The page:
The process:

Materials all laid out:



With me using (3) 5/4"x6" decking boards for the deck of the ramps, I laid them out and measured 17" for the width of the ends. Note: I forgot to allow for a nail spacing between boards. It did not matter in the end, but do a favor and add about 1/4"-3/8" for that when you cut your ends and ladder "rungs" for support.

I used a small mitre saw for these cuts, but a circular saw will do just fine.



Lay out your side boards and measure for the width of crosspieces. Mine were 14" wide:



Now for the part that I dreaded...use of the circular saw. To make the sloped portion of the ramp, I measured 16" from the end of the board and made diagonal line to the opposite corner. This gentle slope was less than most commercial ramps, bu tthe majority of the ramped end is still under the WRX when the car is parked on them, minimizing the loss of floor space and the tripping hazard.

I clamped the material to a pair of sawhorses for stability.



At this point, I took a deep breath and cut the diagonal cuts as smoothly as possible. Overall, it went pretty well. I made 4 cuts in long pieces, resulting in 4 full length boards with angled ends and 4 angled sections fo runder the sloped board. For extra support for the angled part, I then made an additional couple of the wedges.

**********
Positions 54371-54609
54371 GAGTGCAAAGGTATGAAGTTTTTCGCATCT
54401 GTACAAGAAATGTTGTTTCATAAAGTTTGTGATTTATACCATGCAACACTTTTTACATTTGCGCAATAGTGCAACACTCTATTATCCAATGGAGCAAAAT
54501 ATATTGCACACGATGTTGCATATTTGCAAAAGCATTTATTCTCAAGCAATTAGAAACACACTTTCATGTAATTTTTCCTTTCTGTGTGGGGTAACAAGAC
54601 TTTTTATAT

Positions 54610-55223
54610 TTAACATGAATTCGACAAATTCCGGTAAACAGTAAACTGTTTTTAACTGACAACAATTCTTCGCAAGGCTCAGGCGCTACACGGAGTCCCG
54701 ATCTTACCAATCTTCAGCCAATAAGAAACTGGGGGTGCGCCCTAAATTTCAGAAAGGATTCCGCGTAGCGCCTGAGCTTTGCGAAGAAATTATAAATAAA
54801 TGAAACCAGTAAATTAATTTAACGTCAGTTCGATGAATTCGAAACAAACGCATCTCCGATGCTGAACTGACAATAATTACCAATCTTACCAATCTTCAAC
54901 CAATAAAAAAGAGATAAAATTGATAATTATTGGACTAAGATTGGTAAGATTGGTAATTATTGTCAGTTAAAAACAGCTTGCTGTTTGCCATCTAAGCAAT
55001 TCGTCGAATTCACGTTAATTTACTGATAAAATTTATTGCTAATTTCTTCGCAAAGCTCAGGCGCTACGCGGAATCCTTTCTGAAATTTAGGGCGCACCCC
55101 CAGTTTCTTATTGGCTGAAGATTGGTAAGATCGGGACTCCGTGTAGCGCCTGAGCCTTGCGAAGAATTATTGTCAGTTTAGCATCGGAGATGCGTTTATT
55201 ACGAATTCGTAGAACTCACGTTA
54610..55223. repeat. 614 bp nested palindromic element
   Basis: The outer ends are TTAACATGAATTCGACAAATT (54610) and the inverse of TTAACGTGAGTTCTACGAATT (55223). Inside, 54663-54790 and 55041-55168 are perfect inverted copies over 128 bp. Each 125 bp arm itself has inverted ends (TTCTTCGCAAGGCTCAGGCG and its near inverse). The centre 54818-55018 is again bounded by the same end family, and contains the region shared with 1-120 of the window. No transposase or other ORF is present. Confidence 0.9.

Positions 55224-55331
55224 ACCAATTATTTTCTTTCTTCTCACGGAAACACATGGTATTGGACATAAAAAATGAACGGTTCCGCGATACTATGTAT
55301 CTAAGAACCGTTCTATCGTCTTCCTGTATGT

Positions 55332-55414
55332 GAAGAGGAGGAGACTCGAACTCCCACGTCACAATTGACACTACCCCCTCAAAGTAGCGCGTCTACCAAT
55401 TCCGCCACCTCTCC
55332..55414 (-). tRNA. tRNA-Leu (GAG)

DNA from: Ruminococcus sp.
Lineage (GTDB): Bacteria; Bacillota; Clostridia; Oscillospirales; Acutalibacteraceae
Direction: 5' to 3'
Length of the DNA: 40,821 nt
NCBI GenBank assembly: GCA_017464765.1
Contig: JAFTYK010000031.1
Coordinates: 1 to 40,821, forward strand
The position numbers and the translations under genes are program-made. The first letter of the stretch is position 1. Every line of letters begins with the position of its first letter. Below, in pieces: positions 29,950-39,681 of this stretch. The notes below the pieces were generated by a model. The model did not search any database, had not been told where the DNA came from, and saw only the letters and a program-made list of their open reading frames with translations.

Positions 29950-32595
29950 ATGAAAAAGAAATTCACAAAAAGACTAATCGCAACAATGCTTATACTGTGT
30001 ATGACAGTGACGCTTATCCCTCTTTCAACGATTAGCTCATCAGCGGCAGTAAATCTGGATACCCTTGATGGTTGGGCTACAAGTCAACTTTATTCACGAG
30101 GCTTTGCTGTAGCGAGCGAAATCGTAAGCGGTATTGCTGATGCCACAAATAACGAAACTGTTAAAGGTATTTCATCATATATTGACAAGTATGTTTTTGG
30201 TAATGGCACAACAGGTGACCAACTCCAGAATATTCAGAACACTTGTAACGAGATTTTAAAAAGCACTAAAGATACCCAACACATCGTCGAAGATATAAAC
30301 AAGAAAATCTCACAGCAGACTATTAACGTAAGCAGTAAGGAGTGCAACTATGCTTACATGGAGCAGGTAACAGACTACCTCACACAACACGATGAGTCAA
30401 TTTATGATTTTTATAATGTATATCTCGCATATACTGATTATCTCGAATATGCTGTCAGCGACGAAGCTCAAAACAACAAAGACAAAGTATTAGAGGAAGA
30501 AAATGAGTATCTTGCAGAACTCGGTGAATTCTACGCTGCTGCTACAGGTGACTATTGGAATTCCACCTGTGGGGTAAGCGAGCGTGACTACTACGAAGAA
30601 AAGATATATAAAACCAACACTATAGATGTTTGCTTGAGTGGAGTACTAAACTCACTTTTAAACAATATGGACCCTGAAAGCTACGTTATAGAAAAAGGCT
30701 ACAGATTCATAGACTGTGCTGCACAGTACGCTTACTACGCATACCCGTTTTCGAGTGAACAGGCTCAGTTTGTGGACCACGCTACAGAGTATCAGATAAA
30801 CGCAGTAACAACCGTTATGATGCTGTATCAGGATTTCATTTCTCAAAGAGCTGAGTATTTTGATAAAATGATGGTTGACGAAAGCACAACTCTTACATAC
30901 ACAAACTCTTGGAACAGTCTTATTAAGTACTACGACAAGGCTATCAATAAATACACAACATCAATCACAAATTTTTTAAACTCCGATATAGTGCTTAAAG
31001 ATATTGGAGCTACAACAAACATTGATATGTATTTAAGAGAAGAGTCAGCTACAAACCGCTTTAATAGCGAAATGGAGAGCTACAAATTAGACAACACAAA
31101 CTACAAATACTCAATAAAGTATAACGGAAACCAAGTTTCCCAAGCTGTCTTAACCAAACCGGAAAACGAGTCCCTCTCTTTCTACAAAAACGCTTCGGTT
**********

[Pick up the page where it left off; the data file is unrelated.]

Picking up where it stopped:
Assembly:

With the ends cut and wedges ready, I started assembly. All holes were drilled out and then screwed in with exterior grade screws. I had na assortment of screws from 2" to 3" and I used them somewhat interchangably. I would recommend 2.5" or 3" for building the "ladder" and then 2" for attaching the deck to the frame.

First assembly was to add "rung at the end of the angled long sections of the ladder. Next was to the wedges to the end rung. I placed one in the center (7") and then one on either side at the 1/4 and 3/4 positions.